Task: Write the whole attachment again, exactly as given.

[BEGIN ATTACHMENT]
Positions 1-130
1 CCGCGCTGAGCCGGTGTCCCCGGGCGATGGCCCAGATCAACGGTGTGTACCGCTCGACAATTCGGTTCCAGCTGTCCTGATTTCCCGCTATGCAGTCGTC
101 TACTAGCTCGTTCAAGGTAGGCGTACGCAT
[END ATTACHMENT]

Positions 1-130
1 CCGCGCTGAGCCGGTGTCCCCGGGCGATGGCCCAGATCAACGGTGTGTACCGCTCGACAATTCGGTTCCAGCTGTCCTGATTTCCCGCTATGCAGTCGTC
101 TACTAGCTCGTTCAAGGTAGGCGTACGCAT